Writer, publisher, podcaster, ledge


We both knew it was never going to last.  We just didn’t know when it was going to end.  It’d been two years already. 

“How much longer do you think we’ll be together?” she said.

“I don’t know,” I said.  “Six more months?  Another year?” 

“Will we carry on being friends?” 

“Of course.”

“You say that,” she said, “but we wouldn’t move in the same circles.  You don’t like my friends, and I don’t like Malcolm.” 

“What’s wrong with Malcolm?” 

“Ask Malcolm – he’ll tell you himself.  He’s probably worked out a whole list.” 

“That’s what’s good about him.  He’s aware of his own shortcomings.  Try asking one of your mates what’s wrong with them – they’ll draw a blank.  That’s their problem.  Too arrogant.” 

“Exactly.  We’ll never be friends, Franklin.  You’ll just have to enjoy me while I last.” 

She smiled and cocked her head to one side in that kittenish way of hers. 

We kissed until neither of us could breathe.


When we talked about love, it was usually a joke. 

We were standing in the queue for the Mud Club one time, having this little exchange of insults and compliments, mainly to provide some entertainment for the other members of the queue. 

“I love you,” said Kez.  “I love you like a slug loves salt.” 

“I love you like a target loves a bullet,” I said. 

“I love you like a seagull loves an oil slick.”

“I love you like Richard Dawkins loves God.”

“I love you like a diabetic loves chocolate.” 

I turned cockily to the lad standing next to me, who was listening to our conversation with uneasy amusement.   “Where’s our Valentines, eh?” I said.  “This is the sort of thing the greetings card industry’s really missing out on.”

Kez glared, unaccountably furious that I’d involved a total stranger in the conversation. 

“I hate you,” she said.  “I actually fucking hate you, Franklin.” 

“Really?” I said. 

“No,” she said.  “Not really.” 


“What’s keeping us together?” she said.

“We love each other,” I said. 

“Fuck off,” she said. 

“I’m being serious.” 

“So am I.  We both know this is going to end.  We’ve always said that.”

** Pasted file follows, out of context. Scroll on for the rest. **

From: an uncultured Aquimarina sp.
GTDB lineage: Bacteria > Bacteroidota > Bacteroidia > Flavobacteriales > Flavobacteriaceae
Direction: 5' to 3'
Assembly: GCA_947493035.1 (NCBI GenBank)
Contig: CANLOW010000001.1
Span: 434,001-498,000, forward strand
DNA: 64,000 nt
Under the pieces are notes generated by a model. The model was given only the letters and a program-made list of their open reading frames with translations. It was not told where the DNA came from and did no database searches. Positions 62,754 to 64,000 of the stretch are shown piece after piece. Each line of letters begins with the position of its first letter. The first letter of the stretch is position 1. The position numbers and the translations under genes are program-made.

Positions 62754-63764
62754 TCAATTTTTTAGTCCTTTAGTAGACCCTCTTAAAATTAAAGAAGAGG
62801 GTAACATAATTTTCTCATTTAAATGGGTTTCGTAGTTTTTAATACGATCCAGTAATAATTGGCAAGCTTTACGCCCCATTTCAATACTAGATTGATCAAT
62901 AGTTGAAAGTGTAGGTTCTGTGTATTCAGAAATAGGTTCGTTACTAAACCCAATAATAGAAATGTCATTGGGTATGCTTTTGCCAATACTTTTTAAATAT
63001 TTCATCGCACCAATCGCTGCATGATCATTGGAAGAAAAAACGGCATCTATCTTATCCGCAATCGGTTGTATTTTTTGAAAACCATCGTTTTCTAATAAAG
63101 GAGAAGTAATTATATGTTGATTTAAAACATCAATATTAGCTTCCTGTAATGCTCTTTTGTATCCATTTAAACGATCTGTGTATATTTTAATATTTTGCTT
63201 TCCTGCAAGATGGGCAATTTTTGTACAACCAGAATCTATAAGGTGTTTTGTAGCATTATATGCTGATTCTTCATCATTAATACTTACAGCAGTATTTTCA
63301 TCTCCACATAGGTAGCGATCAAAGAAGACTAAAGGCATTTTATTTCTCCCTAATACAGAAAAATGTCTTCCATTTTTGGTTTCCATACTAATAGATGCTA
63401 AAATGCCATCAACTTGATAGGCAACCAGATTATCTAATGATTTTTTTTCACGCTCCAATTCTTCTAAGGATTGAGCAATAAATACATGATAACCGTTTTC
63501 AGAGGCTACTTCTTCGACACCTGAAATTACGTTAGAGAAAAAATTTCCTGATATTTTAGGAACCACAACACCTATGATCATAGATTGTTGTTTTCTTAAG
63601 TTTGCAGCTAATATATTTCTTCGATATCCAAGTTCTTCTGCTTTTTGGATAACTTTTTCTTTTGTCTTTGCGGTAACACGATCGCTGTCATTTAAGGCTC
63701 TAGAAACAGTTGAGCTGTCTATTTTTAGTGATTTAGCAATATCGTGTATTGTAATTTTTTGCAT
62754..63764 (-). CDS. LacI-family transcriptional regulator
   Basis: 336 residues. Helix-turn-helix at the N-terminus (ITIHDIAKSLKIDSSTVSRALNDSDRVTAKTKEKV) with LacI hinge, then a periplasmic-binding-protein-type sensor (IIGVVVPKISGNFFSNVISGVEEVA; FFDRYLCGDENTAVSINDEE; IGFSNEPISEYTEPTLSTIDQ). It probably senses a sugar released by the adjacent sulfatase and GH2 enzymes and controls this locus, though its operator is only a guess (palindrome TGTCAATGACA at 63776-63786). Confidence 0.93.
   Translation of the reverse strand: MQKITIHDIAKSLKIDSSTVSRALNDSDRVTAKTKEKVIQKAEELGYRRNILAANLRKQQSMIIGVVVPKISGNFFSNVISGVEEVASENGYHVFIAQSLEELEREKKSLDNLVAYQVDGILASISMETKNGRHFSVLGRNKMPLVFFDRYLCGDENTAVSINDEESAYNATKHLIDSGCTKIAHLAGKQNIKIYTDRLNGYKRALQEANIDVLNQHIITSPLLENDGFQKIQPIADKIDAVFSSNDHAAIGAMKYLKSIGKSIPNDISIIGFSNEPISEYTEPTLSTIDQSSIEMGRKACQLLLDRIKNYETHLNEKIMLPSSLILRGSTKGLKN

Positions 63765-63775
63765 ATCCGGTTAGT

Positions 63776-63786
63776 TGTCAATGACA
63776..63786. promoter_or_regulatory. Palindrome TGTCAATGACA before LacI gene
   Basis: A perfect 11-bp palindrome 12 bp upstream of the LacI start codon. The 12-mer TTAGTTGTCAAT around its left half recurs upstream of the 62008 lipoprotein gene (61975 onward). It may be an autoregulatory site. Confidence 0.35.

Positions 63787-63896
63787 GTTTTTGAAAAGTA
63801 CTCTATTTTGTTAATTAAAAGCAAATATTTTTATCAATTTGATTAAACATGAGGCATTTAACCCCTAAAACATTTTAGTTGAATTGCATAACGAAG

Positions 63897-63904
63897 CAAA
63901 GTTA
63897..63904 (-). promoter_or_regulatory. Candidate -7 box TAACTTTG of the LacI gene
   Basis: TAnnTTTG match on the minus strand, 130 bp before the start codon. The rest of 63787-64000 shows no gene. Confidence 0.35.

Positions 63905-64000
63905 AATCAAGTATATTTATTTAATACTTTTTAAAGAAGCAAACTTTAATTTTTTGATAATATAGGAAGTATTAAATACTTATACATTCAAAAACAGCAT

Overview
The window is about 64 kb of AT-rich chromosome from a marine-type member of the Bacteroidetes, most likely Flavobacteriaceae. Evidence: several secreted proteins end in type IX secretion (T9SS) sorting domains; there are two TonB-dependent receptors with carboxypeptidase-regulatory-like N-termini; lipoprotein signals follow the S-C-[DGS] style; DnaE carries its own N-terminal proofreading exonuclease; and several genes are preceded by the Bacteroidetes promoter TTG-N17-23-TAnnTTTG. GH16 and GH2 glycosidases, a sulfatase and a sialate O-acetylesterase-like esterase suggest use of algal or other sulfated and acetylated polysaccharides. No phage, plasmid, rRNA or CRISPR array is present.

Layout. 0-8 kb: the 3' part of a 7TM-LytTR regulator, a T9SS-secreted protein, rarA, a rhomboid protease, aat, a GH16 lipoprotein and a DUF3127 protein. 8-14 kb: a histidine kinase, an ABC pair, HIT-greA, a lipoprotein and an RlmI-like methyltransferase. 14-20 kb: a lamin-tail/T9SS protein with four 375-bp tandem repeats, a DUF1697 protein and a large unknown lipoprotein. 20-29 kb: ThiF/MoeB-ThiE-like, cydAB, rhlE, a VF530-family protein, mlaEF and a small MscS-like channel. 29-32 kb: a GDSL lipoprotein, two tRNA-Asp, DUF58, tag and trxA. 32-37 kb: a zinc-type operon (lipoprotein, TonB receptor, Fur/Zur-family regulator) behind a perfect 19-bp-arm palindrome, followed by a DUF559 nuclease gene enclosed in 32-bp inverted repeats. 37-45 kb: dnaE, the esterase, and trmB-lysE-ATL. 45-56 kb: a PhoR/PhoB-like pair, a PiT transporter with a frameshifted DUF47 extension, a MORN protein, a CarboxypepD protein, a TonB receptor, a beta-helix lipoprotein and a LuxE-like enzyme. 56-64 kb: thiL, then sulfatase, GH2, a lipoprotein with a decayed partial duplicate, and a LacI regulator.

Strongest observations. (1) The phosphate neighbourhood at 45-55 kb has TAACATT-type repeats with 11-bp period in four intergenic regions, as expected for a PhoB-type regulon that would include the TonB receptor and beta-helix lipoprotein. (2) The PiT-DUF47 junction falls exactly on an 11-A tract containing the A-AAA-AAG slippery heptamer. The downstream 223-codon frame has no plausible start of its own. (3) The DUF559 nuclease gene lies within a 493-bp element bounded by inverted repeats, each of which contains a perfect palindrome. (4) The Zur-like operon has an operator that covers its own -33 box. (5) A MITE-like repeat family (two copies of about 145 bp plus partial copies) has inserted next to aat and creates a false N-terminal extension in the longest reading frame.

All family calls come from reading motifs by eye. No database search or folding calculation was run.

“I know,” I said, “I agree.  Can you really imagine the two of us getting married and having kids?”

“Can’t think of anything worse.” 

“Me neither.”

“Exactly,” she said.  “So why don’t we just call it a day?”

“Because I don’t want to.”

“Neither do I.”  

She took her top off, somehow managing to remove her bra in the same swift movement. 

I was sitting up in bed.  She sat on top of me. 

“Why are you with me?” she said.

“You’re sexy,” I said. 

“So, just for the sex then?”

“Don’t take this the wrong way, babe, but it’s not about the sex at all.” 

We kissed. 


Later she said, “Who do you think you’ll settle down with?  If it isn’t me?” 

“No one,” I said.  “I’m going to die alone.”

“Don’t say that.” 

“It’s true.  It’s a personal choice.  I like being on my own.  It’ll be days before anyone finds me.  Eventually the neighbours will report the smell to the council.  They’ll send a couple of guys round.  I’ll be lying there decaying on the couch, infested with maggots, flies buzzing off me.  There’ll be papers scattered across the floor – all my unpublished fiction.  I’ll be like Orwell – I’ll save the best stuff until just before I die.  I’ll have my whole life to practise.  I’ll finally have struck upon pure unfiltered truth.  The guys who find me will read it and they’ll forget the horrific circumstances in which the papers were discovered.  They’ll say, “What shall we do?  Surely other people should read this stuff.”  That’s when the success will start.  As the cliche goes, writers are always more interesting when they’re dead.  Just like we’re much more interesting when we’re alone.”

Kez didn’t say anything.  There was no reason to reassure me that things could work out better. 

“Who are you going to settle down with?” I said. 

“I’ll marry a rich man,” she said.  “I won’t love him and I won’t be happy.  For a short amount of time I’ll be a respectable figure on the art scene.  Then one day, I’ll run out of ideas.  I won’t be able to paint or create anything.  My mind will be completely blank.  I’ll be twenty-seven years old.  My final piece of art will be me, standing naked in a white room.  I’ll be exhibited at the Tate Modern for six weeks.  After that I’ll be put up for auction.  The highest bidder will be a Russian billionaire who’s three times my age.  He’ll outlive me.” 

“Seems pretty tragic,” I said. 

“Is there anything we can do to prevent it?” she said.   

“No.  I don’t suppose there is.”